Interrupted Expiratory Flow on Automatically Constructed Flow-Volume Curves May Determine the Presence of Intrinsic Positive End-Expiratory Pressure During One-Lung Ventilation

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Abstract

We studied patients undergoing elective pulmonary surgery to establish whether observing interrupted expiratory flow (IEF) on the flow-volume curves constructed by the Ultima SV respiratory monitor is a reliable way to identify patients with dynamic pulmonary hyperinflation and intrinsic positive end-expiratory pressure (PEEP (i)). Patients' tracheas were intubated with a double-lumen endotracheal tube and ventilated with a Siemens 900C constant flow ventilator. In 30 patients, PEEPi was determined by the end-expiratory occlusion (EEO) method during the periods of two-lung and one-lung ventilation in the lateral position. Sensitivity, specificity, positive and negative predictive values, and diagnostic accuracy of the IEF method were calculated. From the 122 measurement pairs, PEEPi was identified with the EEO method in 65 occasions. The mean level of PEEPi was 4.4 cm H2 O. During one-lung ventilation, the level of PEEPi and the number of true-positive findings was significantly higher (PEEPi = 4.7 cm H2 O and 32 episodes) than during two-lung ventilation (2.9 cm H2 O and 19 episodes). When the level of PEEPi was higher than 5 cm H2 O, the predictive value of IEF was 100%. The overall sensitivity of the IEF method was 0.78, its specificity was 0.91, and its predictive value was 0.92. In conclusion, examination of the flow-volume curves displayed on the respiratory monitor may identify patients with dynamic hyperinflation and PEEP (i) during anesthesia for thoracic surgery. Implications: To identify patients with intrinsic positive end-expiratory pressure during anesthesia without the need to interrupt mechanical ventilation, the flow-volume curves of an online respiratory monitor may be examined. The presence of an interrupted expiratory flow may suggest the presence of intrinsic positive end-expiratory pressure with a reasonable accuracy.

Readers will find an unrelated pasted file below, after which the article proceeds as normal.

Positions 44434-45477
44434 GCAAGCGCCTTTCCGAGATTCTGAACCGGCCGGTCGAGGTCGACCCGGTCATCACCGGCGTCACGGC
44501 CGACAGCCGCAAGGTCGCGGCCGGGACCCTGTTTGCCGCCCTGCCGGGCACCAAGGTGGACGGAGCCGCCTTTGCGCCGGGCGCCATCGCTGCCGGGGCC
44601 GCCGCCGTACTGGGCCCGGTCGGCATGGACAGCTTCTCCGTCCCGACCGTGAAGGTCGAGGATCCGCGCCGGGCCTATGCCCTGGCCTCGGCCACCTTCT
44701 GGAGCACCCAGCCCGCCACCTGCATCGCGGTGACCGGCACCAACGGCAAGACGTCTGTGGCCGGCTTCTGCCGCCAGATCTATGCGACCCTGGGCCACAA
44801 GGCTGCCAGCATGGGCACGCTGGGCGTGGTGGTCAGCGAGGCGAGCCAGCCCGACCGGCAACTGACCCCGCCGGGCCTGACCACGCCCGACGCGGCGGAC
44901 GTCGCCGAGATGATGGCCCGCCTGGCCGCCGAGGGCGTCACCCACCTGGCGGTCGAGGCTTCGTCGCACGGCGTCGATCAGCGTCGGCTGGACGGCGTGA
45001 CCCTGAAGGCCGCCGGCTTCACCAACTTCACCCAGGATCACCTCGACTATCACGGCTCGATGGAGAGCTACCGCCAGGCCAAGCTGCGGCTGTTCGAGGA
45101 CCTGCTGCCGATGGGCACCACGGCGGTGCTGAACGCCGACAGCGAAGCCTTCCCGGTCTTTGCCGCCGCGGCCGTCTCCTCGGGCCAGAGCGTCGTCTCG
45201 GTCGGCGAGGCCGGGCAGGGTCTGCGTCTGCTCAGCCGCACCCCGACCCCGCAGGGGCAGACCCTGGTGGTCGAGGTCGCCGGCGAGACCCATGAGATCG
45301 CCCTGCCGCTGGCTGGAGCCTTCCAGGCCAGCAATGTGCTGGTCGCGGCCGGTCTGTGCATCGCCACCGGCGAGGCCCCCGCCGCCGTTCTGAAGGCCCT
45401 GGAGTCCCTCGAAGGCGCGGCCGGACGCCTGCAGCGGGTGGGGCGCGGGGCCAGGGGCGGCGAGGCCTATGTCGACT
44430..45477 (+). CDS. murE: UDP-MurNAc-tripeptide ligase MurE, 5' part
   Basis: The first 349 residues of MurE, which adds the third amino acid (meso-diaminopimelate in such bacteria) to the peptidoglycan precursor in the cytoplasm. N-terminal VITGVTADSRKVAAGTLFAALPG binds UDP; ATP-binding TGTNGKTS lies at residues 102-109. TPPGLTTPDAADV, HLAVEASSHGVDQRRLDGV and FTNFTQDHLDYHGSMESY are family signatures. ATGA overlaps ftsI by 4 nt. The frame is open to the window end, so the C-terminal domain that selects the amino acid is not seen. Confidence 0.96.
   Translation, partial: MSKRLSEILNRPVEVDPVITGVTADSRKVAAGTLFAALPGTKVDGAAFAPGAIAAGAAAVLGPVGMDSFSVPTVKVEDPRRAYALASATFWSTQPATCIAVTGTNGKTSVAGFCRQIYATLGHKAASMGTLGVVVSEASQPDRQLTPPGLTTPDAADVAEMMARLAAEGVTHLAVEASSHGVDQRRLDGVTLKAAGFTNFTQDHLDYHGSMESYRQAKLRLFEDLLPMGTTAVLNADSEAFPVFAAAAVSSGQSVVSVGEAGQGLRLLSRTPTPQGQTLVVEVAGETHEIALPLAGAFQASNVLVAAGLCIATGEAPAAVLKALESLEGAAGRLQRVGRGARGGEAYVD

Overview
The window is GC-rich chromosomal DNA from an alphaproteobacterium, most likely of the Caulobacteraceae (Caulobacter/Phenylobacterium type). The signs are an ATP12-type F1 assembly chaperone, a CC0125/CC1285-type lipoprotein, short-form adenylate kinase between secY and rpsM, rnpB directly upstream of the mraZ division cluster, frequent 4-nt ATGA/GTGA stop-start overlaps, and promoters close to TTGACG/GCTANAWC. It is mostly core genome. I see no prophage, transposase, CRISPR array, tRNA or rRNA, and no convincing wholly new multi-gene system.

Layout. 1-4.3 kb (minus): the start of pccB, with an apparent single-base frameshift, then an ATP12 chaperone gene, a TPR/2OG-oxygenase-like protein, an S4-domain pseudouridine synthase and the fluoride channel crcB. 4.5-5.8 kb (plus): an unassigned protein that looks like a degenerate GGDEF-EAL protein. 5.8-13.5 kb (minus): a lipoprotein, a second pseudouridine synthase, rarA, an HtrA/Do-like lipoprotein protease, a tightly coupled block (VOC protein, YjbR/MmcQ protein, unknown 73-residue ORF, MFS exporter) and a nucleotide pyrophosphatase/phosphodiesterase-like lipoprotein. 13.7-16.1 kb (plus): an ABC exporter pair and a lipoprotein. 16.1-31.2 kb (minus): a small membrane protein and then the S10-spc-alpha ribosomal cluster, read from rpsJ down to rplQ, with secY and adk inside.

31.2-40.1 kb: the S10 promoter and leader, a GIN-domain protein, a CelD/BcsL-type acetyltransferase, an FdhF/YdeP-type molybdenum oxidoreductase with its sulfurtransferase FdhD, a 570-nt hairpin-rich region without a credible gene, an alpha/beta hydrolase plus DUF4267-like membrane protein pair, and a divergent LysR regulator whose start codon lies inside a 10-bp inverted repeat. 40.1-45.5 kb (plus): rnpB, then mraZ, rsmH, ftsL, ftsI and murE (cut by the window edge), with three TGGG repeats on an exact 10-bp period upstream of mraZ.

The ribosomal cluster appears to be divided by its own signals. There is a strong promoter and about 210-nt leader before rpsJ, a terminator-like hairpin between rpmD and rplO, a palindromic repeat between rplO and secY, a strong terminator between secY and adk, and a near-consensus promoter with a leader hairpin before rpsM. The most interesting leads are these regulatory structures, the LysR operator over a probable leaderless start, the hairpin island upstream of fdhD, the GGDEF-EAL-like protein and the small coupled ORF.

(Anesth Analg 1998;86:880-4)

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